Prequel of a whole series about this theme.
Hard waking up, realising you are alone in bed. …
• the bed is too big without you •
Canon 5Ds with Sigma 50mm DG A
1/100s f1.8 ISO 125
Shot in a tiny bedroom in Leuven, Belgium
an early morning sunbath on some deserted beach in Corsica
Model Carlotta K.
• Sunrise •
06:00 O’clock, we meet at some recognisable point on a coastal road in Corsica, it is still dark, but we see dawn coming in. We drive for about 10 minutes, then we have a 15 minutes walk to the beach. There is no one, yesterday the beach was crowded. We discuss different options and start working, I rarely have a preset plan, so we improvise a lot. There is a large log on the beach, we try different standing poses, then this pose lying back, the size of the log is perfect for her I take several shots, me flat on the ground, …
thank you for watching
In a castle somewhere in the French part of Belgium I found this treasure, hidden on the attic.
Model and make up: Eva Evian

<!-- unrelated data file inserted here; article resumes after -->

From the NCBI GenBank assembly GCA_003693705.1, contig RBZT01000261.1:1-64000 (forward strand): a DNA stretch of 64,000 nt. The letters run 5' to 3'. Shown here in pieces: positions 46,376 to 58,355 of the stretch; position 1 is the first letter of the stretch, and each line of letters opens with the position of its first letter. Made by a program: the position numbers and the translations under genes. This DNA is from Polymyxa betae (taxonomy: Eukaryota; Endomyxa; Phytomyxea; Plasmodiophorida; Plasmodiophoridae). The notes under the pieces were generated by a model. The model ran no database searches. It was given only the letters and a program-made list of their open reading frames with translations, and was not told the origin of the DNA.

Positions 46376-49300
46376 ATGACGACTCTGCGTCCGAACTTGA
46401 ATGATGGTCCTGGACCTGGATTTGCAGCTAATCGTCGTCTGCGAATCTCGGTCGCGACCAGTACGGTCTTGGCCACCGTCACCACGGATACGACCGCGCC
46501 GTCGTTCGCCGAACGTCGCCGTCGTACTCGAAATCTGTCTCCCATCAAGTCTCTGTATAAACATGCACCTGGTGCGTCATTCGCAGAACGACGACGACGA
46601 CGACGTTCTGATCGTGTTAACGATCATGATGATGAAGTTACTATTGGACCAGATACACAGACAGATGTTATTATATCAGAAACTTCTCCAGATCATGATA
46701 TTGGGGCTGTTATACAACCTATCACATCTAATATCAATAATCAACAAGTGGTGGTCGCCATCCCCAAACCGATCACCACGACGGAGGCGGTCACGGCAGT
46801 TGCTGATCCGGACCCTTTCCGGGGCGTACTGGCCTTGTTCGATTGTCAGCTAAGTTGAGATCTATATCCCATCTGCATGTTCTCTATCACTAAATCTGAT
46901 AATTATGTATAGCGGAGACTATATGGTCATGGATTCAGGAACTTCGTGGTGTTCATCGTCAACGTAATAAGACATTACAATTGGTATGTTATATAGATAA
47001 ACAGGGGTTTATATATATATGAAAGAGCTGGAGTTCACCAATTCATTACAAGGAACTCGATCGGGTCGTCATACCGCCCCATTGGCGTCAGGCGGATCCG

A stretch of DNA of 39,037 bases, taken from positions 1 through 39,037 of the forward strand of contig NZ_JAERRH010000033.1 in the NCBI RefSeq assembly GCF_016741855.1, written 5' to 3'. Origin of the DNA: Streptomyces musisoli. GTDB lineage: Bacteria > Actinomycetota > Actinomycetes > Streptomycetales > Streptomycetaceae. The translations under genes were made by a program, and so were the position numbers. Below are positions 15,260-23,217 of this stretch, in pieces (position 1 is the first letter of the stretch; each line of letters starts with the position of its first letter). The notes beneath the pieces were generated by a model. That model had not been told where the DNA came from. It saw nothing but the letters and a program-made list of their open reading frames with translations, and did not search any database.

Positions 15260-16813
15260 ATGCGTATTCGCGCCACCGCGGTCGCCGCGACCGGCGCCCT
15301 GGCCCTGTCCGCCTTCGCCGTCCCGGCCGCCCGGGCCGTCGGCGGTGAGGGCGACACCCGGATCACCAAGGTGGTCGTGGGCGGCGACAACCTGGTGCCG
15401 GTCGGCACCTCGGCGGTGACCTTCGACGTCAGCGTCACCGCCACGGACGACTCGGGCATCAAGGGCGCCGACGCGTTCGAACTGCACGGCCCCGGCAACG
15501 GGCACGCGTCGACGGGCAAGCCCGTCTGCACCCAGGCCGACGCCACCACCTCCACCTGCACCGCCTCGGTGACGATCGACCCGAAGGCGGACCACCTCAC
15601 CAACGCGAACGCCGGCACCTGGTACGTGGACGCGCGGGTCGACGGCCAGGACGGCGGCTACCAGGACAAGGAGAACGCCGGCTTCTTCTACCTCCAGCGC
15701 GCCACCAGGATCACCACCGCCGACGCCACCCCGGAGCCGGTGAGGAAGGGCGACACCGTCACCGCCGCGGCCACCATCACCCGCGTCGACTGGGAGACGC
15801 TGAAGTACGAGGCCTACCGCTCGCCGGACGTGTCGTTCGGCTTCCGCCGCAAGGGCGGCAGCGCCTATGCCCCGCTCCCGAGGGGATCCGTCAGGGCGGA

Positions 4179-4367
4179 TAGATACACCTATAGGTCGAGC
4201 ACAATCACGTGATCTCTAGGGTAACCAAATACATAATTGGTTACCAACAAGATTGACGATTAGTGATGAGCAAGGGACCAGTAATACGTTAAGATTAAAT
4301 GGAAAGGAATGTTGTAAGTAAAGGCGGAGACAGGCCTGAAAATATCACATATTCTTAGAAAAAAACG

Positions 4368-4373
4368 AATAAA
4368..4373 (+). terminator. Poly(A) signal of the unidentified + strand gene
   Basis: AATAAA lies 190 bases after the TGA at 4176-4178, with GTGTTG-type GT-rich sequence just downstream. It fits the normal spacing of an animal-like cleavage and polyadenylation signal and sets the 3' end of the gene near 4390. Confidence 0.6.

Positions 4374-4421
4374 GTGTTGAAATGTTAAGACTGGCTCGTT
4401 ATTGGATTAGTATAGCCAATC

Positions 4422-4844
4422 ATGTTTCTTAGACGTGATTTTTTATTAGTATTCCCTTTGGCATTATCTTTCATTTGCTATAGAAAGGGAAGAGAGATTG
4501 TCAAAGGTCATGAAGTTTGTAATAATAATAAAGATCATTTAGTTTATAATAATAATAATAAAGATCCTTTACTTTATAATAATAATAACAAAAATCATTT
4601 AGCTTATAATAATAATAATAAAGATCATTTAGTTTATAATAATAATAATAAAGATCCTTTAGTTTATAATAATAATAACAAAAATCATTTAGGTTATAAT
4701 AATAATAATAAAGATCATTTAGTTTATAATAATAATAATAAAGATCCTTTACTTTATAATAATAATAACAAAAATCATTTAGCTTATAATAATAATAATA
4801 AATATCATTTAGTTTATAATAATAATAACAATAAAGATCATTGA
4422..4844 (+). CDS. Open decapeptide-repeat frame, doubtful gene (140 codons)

Photography: Ludwig Desmet
Shot on Canon 5Ds with Sigma 50mm f1.4 DG Art. 1/60s f 2.2 ISO 800
the complete series of this shoot will be published on august 15th.
thank you for passing by,
see you again soon,
We met at my last exhibit in Ronse. She’s not trying to hide her baldness, and wears it with pride. We agreed on a cooperation, she loved the pictures.
Alopecia is a disease that results in partial or total hair loss, for Marlies it is total.
Make up: Heidi
Shot in my atelier in Ronse/Belgium. It has been a long time since I used my studio flashes. This was the first time in my re-organized studio space.
A photoshoot for your own, please contact me at ludwig -at- ludwigdesmet -dot- com
all images shot on Canon 5Ds, with Canon 100mm f2.8 L IS Macro
thank you for watching, please come again soon, there’s a lot to publish, with landscape images from Scotland, Corsica, some more beauty shoots etcetera, …
• Lady Madonna •
shot today in a remote castle in Tournai, Belgium,
lots of thanks to the owner of the place, and to my model of course.
Model and make up: Eva Evian
styling and photography: Ludwig Desmet